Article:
This weekend I ran into something very interesting on T.V. while I was home. There was a show on the Style Network about what to wear to a job interview and I thought it was pretty interesting. Here’s what I learned. 

The first impression you make on a potential employer is the most important one. The first judgment an interviewer makes is going to be based on how you look and what you are wearing. That’s why it’s always important to dress professionally for a job interview.The candidate dressed in a suit and tie is going to make a much better impression than the candidate dressed in scruffy jeans and a t-shirt.

Seek styles that can combine comfort with professionalism. Chances are, you are moving around, shaking hands, smiling 1,000 times a day, running out to meet clients, touring a group of 50+ people, or making an important presentation. The key to dressing for a job in Public Relations is to make it work for you, but to make it look like it’s working for the client!

Look presentable, the PR department is often considered the “face” of a company, the expectation is that you will be the representative. This usually requires business casual dress. Find a happy medium. Remember that it’s not the prom! The last thing you want to do is make a client or customer uncomfortable with your appearance. Many PR jobs will require skirts, slacks, button-up dress shirts, khakis, suits, or shirts with collars.

Here’s a list of tips that should help you out:

Men and Women

  • Conservative two-piece business suit (solid dark blue or grey is best)
  • Conservative long-sleeved shirt/blouse (white is best, pastel is next best)
  • Clean, polished conservative shoes
  • Well-groomed hairstyle
  • Clean, trimmed fingernails
  • Minimal cologne or perfume
  • No gum, candy or cigarettes
  • Light briefcase or portfolio case
  • No visible body piercing (nose rings, eyebrow rings, etc.)

Men

  • Necktie should  a conservative pattern
  • Dark shoes (black lace-ups are best)
  • Dark socks (black is best)
  • Get a haircut; short hair always fares best in interviews
  • No beards (unless you are interviewing for a job as a lumberjack!)
  • Mustaches are a possible negative, but if you must, make sure it is neat and trimmed
  • No earrings (if you normally wear one, take it out)

Women

  • Always wear a suit with a jacket; no dresses
  • Shoes with conservative heels
  • No purses, small or large; carry a briefcase instead
  • Minimal use of makeup (it should not be too noticeable)

 

Non-verbal communication and body language accounts for over 90% of the message you are sending in your job interview. Your verbal content only provides 7% of the message the interviewer is receiving from you.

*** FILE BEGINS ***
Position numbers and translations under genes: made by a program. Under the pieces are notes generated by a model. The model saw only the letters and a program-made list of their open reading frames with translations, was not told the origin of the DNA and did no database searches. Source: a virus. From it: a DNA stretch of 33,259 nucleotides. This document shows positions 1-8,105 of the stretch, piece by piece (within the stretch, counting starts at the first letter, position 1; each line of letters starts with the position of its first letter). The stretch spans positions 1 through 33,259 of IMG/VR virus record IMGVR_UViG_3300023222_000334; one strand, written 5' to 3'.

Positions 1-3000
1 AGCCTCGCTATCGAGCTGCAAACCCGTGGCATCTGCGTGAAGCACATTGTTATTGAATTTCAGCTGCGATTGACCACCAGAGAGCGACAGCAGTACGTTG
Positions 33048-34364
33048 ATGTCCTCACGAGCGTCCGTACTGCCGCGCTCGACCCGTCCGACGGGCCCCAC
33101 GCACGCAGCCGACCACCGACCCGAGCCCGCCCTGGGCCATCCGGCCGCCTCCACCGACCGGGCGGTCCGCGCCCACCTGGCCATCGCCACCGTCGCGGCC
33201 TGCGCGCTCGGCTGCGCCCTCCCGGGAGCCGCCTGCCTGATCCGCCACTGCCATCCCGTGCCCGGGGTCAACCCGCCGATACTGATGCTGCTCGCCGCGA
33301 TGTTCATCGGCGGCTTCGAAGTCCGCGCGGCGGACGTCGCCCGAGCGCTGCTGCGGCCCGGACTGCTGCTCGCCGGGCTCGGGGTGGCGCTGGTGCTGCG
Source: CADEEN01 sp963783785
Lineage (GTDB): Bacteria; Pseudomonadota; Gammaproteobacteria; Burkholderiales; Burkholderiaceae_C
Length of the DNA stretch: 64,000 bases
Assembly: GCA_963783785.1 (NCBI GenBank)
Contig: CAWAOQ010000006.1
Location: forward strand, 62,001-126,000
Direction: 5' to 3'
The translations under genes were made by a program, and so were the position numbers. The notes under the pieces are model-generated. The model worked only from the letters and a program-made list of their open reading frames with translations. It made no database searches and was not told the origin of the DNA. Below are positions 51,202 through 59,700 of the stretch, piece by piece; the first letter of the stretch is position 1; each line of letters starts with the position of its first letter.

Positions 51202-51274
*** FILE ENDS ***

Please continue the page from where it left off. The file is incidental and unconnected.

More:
1. Sit upright but not too stiff in your chair. This indicates that you are comfortable and feeling confident about the position. Hunching down in your chair gives the impression of nervousness and low self-esteem.

2. Relax and lean slightly forward towards your interviewer. This gives the message that you are both interested and attentative. Listening to the interviewer is more important than talking in some cases and by leaning toward the interviewer you show a good level of comfort and genuine interest in what is being said. Leaning back makes you appear too relaxed and casual. Leaning to the side can be perceived as not feeling comfortable with the interviewer.

3. Where to put your handsYour hands should rest loosely on your lap showing comfort and confidence.   Having your hands near your neck and face (including hair) shows a serious sign of unprofessionalism and nervousness. In some cases, the touching of the lips and noise are seen as signs of lying. Crossing your arms in-front of your chest shows signs of having 

a defensive demeanor .   

interview body language

4.Beware of your leg movement.  A lot of leg movement is both distracting and shows signs of being nervous to the interviewer. Crossing one ankle over the other shows signs of being too casual. Although it’s very comfortable it indicates an air of arrogance that’s not professional. Placing both feet on the floor shows a confident and professional look that is essential for an interview.

5. Eye Contact is key.  If you want to insure that the interviewer knows you are listening to them direct eye contact is the perfect way 

to do that. Experts suggest that when you are talking you need to hold eye contact for periods of 10 seconds before looking away and then re-establishing eye contact. Constant direct eye contact can come across as lecturing or even challenging the interviewer.

interview body language